Just diagnosed with GPA and trying to keep p... - Vasculitis UK

Vasculitis UK

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Just diagnosed with GPA and trying to keep positive

Wengle82 profile image

Hi all, just wanted to post about my recent illness and final diagnosis and to say hi really.

I’ve been suffering with sinus issues since Early last year, face pain, nose bleeds and discharge, hearing loss, headaches... the usual! Finally after what seems like forever I’ve been diagnosed with GPA and have started my steroid treatment today and am waiting for my ongoing treatment plan which will be confirmed on Friday. I’m feeling up and down about it all. Happy and positive one minute then upset and worried the next. Just wandering if anyone has any advice for me going forward really. What have people done about work and daily life? I have three young kids and I’m exhausted but I have to keep going for them. I have a stressful job and feel I have to keep going with that too. I don’t know where I need to be or what I’m supposed to do.

I’m a keen cyclist so am trying to keep riding, partly to keep fit and partly to have some me time in the quiet of the woods.

I guess I just want to speak with people the same as me instead of the usual ‘I know how you feel, I get bad sinus problems’ just want to tell people to p**s off! (Sorry for that!) but it’s quite annoying!

Anyway, any thoughts or advice would be welcome and appreciated..



20 Replies
Hidden profile image

Hi John and welcome to the group.

I am sure there will be people along shortly to share their personal experiences. I don’t have GPA myself but in general patients do best when treated by a Consultant with good experience in diagnosing and treating Vasculitis as it’s a rare, complex disease.

Out of interest have they mentioned what the treatment options might be and do you have any other organs apart from ENT affected?


I can't help Wengle82 but maybe you could help me, I keep getting sinusitis and tested positive for ANCA, however my GPs are reluctant to send me to ENT specialist how did you get help. How many times do you have to suffer before they will do anything. I am currently off work and in a lot of pain, I am self employed so its really affecting my income, and ability to do everyday activities.

Germarey profile image
Germarey in reply to lc24

You need to insist on referal if you are ANCA positive. Maybe ENT or even immunologist. Get checked out by somebo.dy who knows what they are doing

Hi both, and thanks for the messages.

I have been advised it’ll either be treated with Rituximab or cyclophosphamide. Not sure which is going to be best for me but I guess they will tell me on Friday as I’ve had loads of bloods today to see which will work for me.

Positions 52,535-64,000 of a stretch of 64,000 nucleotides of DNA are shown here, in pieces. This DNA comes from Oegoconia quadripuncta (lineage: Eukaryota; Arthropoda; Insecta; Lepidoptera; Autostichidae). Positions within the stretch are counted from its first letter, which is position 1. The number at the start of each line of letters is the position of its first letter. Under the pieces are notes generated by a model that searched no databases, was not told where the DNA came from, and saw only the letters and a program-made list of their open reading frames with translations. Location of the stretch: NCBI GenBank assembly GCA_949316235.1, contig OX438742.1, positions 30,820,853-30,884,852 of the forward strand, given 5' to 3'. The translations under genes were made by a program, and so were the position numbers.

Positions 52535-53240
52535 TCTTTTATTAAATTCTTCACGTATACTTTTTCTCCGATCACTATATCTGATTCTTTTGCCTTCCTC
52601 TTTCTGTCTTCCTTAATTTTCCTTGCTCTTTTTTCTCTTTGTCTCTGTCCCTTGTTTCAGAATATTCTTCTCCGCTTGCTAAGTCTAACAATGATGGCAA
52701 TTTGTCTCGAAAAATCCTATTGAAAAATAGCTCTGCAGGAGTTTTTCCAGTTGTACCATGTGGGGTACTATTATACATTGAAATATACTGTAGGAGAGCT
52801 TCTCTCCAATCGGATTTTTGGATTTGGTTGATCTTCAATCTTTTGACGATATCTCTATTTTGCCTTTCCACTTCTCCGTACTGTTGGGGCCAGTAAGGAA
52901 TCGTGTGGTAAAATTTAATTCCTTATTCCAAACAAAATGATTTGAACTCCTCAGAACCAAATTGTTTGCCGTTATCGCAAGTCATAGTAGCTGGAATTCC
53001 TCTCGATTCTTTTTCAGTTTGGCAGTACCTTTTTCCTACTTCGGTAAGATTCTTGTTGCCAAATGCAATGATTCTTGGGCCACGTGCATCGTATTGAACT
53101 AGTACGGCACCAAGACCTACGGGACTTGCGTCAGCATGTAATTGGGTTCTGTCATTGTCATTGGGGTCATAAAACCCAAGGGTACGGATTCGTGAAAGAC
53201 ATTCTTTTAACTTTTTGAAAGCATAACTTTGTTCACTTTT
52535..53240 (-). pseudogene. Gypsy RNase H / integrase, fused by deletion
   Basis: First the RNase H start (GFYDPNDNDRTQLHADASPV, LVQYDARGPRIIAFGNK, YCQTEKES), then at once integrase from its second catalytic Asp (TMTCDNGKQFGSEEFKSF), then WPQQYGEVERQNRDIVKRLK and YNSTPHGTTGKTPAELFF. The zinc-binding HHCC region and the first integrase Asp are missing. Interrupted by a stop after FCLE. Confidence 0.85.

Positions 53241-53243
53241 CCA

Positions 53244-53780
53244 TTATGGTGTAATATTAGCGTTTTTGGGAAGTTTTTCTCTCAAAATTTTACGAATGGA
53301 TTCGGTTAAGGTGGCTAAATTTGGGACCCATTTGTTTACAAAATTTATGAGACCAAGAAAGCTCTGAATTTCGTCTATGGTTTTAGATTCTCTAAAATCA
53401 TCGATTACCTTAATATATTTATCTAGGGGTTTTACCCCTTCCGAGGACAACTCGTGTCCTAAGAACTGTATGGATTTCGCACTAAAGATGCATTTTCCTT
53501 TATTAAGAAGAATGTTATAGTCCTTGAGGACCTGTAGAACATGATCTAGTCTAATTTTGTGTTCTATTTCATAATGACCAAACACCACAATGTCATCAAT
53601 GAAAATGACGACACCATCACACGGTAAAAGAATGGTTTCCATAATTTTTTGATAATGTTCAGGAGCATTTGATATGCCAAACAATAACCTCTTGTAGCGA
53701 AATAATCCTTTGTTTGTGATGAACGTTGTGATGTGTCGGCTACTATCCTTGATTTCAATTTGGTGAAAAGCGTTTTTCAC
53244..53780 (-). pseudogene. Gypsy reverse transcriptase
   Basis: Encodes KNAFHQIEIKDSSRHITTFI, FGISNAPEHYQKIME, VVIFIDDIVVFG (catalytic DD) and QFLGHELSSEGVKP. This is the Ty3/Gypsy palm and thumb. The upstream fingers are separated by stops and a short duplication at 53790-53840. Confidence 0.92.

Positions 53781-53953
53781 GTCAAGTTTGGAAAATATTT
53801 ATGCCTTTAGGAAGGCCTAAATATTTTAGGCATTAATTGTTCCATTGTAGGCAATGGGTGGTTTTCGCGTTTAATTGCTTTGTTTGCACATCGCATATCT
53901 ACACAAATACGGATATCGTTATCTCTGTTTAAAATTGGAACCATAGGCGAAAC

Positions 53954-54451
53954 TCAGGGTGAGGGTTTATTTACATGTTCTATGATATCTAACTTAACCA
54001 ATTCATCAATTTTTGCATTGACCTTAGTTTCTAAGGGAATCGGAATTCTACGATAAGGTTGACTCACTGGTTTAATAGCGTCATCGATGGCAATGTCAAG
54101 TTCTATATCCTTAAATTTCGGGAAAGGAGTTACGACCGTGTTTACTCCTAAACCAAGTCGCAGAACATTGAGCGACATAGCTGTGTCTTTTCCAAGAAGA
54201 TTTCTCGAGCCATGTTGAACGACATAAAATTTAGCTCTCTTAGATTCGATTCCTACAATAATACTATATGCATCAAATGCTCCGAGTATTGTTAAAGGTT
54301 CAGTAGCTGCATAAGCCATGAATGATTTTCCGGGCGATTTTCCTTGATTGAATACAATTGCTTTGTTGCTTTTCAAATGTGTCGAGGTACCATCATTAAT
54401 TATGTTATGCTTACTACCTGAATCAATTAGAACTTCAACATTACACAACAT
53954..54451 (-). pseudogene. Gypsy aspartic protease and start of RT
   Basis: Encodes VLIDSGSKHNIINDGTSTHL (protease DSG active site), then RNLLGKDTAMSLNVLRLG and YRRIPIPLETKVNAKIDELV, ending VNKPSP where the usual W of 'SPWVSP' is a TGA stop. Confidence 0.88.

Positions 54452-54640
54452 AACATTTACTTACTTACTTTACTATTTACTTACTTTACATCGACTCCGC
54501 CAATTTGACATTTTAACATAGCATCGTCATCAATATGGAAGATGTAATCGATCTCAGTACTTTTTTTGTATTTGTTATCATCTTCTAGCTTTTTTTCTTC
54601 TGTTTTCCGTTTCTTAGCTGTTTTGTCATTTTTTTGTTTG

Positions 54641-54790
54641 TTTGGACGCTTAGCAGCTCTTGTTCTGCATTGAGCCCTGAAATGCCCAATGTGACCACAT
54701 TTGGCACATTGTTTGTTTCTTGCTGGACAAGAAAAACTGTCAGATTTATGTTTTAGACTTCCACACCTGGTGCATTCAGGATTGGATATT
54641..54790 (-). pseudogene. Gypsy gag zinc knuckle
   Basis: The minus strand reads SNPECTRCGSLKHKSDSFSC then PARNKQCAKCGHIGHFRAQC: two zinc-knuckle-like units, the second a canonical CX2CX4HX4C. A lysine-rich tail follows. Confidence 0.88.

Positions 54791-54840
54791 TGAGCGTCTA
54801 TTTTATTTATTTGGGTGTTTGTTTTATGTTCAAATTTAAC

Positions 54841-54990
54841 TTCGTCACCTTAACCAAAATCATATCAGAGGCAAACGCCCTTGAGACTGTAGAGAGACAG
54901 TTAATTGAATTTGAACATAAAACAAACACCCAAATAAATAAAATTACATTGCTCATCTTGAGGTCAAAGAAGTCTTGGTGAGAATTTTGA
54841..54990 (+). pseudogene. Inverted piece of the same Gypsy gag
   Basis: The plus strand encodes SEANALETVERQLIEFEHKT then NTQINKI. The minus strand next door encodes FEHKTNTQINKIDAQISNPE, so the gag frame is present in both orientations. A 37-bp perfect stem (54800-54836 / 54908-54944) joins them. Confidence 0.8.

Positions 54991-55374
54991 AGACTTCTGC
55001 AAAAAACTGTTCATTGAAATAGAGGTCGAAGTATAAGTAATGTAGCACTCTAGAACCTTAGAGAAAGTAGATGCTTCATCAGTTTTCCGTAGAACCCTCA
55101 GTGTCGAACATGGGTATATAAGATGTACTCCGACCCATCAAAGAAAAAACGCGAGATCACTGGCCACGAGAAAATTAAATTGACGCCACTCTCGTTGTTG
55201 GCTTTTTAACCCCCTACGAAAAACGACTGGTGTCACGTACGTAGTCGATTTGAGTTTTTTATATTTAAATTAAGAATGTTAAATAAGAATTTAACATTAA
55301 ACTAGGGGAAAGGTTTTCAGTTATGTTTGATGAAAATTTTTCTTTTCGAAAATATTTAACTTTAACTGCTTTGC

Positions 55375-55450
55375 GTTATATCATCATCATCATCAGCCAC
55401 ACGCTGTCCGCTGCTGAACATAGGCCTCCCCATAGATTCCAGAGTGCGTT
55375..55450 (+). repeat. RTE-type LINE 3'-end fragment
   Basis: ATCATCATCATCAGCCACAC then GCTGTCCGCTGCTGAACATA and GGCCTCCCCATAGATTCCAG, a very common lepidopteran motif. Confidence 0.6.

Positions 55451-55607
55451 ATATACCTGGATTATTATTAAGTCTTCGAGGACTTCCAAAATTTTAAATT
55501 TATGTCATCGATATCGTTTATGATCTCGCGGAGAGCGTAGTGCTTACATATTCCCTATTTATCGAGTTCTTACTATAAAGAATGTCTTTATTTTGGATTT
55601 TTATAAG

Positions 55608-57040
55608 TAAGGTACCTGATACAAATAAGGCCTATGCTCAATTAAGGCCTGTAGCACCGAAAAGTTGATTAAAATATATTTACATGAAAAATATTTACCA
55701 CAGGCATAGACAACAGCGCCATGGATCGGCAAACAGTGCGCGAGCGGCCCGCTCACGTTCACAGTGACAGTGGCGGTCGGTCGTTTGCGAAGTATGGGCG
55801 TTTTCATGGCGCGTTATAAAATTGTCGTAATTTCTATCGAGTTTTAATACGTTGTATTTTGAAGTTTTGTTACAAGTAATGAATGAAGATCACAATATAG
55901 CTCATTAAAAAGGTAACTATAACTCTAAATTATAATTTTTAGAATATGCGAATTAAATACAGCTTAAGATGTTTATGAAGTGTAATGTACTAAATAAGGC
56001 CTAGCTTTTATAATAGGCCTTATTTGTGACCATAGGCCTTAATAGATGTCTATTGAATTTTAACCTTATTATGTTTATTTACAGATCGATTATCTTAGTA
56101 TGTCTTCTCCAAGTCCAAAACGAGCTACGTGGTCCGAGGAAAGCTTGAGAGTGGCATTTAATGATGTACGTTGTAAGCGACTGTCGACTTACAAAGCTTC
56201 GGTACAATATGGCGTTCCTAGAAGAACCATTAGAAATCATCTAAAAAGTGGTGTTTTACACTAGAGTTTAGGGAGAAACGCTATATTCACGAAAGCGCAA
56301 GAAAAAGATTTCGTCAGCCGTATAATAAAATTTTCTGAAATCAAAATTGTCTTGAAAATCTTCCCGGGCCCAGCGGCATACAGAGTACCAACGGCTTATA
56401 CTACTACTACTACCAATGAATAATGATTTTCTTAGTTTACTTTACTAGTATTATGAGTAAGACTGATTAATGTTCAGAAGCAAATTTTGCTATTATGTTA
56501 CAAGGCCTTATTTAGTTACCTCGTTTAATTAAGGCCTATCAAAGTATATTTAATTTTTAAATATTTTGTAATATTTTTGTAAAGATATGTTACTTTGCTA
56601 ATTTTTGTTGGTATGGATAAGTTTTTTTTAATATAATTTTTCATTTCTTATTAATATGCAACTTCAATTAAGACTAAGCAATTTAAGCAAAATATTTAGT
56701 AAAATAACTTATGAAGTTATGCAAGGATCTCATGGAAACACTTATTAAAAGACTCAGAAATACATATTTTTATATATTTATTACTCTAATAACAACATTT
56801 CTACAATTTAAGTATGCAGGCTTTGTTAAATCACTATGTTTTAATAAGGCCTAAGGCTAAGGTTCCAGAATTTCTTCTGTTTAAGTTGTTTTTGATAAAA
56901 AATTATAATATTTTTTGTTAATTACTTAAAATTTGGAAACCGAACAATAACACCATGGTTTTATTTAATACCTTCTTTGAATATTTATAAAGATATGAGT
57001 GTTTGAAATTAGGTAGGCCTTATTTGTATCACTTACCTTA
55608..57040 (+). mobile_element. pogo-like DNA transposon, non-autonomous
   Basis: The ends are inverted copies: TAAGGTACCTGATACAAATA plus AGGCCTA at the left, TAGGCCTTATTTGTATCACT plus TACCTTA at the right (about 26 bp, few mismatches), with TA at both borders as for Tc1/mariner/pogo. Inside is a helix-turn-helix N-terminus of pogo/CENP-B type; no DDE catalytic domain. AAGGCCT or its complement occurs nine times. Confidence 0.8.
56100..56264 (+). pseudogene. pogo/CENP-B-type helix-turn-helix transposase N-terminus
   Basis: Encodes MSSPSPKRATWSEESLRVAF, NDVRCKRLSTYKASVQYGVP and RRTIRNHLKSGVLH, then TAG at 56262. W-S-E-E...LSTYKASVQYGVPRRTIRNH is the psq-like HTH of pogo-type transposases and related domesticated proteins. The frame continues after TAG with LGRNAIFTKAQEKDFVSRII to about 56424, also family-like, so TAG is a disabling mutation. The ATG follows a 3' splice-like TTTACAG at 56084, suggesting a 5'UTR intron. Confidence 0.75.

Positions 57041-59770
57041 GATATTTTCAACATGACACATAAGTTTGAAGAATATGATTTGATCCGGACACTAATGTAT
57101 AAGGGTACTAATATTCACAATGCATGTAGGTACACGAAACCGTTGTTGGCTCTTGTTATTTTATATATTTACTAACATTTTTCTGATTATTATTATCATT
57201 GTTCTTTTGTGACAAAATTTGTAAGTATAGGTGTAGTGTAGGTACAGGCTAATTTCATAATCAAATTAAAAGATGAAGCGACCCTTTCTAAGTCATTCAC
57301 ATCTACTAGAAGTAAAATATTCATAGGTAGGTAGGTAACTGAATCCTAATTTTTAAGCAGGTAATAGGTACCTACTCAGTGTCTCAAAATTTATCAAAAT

I am being treated at QMC Nottingham so from what I understand am in good hands.

Lc24, I’d really push hard to be referred if I was you. This isn’t something they should be ignoring. My doctor said it was nothing when I went in and it took three attempts to get anywhere. I went to a different doctor in the end and was referred straight away. What other symptoms do you have if you don’t mind me asking?


Hidden profile image
Hidden in reply to Wengle82

Hi John,

Are you under Dr Peter Lanyon’s team in Nottingham? If so you are in excellent hands!

Hunter1234_ profile image
Hunter1234_ in reply to Wengle82

My husband has MGN . Took 3 months to diagnose due to they thought he had Wegeners. He is on Prenisone 50mg daily and Cytoxin 150 mg . The Cytoxin is every other month. They said he would be on it for ? 18 months. Hard to sleep with prednisone. He went through sinus surgery-for biopsy. We pray for remission. He is older 66.

Hi Lynn,

Yes thanksfully! Sounds like I’ve got the right team behind me. I’ve been seen more since being referred there than I was previously at Kings Mill in months. Plus they have done everything so quickly. They don’t seem to be messing about


Hidden profile image
Hidden in reply to Wengle82

Dr Lanyon is always so very helpful to VUK so I am not surprised to hear your treatment has been excellent and timely!

As I said I don’t have GPA but a positive attitude and regular exercise helps me cope. I am sure there is a VUK local group in your area if you feel it would help to meet people face to face for a chat.

Unfortunately people don’t get it till they get it if you see what I mean. 😔

Wengle82 profile image
Wengle82 in reply to Hidden

The team there have been great and he is very good. Straight down the line but caring. Can’t really ask for much more.

My recent feel has been that cycling is the one thing that keeps me sane. Like meditation almost. Must keep on it.

I would be interested to meet up with likeminded people. You come across plenty who have ‘sinus issues’ or ‘know how you feel’ but like you say. They don’t get it because they haven’t got it. It’s amazes me really how it has affected me. And how quickly it has changed. Hopefully now I’m on the right track with the right team I can keep on top of it.

Hidden profile image
Hidden in reply to Wengle82

Don’t underestimate the psychological effects of being diagnosed with a chronic, remitting, releasing disease.

Much of the focus is on the physical effects and treatment but it can be a real shock especially if you have never been unwell before.

I coped by learning everything I could and becoming an expert partner in my care, that was the way I took some of the control back of my life.

It does get easier, be kind to yourself and hopefully your expert treatment will bring about a quick remission.

Hidden profile image
Hidden in reply to Hidden

The link to the VUK local groups


Hi John,

I was diagnosed with GPA in 2015, with the most apparent symptoms affecting sinus etc, so sounds similar to yours. I think you've already had lots of good advice but here's a couple of things I have learnt of the last 3 years.

1. Don't ignore variations in your symptoms, and listen carefully to what your body is telling you. Stress, tiredness, unhealthy eating and drinking (I'm talking more than 1 glass of wine here!) have all exacerbated my symptoms, despite being on medication (methotrexate). We need to be careful to avoid a relapse.

2. Keep up the exercise and stay healthy.

3. When you get tired, one of the symptoms, take time out, sleep, relax; don't try to push through it to achieve what you feel needs to be done. Staying healthy and staying alive is much more important.